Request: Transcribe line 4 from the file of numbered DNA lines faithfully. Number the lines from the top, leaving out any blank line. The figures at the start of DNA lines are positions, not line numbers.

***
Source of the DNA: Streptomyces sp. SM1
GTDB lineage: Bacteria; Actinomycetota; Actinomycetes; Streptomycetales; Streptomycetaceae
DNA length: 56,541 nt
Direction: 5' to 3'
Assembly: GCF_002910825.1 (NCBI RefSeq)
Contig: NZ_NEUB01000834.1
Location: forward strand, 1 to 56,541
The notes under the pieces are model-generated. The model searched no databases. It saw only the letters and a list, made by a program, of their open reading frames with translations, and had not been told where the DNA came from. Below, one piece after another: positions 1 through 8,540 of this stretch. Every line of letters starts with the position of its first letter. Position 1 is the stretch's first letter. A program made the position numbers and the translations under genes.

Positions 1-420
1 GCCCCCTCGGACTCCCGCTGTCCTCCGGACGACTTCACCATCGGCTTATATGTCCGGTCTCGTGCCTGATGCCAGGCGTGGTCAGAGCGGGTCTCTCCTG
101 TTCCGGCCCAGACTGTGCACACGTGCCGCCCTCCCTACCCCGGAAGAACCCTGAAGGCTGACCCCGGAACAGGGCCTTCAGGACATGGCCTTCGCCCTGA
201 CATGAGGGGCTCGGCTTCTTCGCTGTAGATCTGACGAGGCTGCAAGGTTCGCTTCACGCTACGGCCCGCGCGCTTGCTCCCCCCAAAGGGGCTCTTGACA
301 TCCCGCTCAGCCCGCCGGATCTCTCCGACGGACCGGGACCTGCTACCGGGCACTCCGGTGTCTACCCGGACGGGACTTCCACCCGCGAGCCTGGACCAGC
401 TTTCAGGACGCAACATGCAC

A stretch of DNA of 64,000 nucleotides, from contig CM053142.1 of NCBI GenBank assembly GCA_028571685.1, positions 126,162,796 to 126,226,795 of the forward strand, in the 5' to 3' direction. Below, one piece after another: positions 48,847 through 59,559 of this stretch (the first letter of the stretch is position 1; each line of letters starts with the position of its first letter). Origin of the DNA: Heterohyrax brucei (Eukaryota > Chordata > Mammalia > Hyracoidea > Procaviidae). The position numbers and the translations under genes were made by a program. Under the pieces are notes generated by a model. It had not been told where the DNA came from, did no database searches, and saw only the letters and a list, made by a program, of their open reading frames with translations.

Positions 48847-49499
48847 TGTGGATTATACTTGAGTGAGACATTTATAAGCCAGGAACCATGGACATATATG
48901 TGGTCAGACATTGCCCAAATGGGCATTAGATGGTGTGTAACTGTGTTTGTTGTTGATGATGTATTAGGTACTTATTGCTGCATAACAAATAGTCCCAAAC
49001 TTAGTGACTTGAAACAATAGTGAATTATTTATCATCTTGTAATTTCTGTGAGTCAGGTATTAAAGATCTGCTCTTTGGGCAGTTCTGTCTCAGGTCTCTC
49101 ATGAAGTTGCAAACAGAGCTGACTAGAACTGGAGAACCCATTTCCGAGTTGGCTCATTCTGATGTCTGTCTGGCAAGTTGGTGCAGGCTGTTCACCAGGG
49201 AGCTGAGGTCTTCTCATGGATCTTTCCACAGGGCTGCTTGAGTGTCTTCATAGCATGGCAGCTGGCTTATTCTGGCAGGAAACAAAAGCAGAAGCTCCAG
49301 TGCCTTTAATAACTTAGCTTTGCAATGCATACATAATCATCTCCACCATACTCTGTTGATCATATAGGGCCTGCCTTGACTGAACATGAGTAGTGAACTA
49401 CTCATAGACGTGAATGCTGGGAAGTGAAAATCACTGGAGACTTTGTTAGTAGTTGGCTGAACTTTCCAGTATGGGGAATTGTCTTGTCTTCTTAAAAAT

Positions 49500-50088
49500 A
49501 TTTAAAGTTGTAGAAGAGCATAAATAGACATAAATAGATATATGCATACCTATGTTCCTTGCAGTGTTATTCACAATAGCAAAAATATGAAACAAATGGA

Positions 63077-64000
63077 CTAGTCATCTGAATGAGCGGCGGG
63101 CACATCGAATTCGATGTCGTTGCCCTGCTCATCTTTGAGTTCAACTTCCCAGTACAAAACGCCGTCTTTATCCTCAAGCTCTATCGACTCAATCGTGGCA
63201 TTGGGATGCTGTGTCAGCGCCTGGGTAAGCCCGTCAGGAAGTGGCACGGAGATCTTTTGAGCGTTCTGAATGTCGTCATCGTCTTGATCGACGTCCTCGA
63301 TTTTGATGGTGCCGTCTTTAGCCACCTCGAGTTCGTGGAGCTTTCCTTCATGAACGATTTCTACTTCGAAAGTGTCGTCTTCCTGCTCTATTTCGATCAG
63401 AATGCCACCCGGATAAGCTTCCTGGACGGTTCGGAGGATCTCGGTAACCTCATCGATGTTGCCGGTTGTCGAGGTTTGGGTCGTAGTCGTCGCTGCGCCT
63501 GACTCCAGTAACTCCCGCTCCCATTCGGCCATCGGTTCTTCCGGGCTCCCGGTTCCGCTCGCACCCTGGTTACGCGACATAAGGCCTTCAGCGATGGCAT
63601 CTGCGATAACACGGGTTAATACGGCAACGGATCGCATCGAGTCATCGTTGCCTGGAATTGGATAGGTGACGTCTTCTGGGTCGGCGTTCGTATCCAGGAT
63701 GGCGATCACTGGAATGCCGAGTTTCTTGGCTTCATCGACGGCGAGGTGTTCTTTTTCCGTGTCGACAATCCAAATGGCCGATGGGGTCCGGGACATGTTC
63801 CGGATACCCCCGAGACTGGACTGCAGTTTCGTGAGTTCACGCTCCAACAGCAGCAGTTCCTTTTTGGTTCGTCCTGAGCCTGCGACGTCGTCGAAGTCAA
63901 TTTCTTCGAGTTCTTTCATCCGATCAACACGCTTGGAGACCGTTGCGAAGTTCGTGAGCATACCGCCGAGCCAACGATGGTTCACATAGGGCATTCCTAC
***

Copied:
Direction: 5' to 3'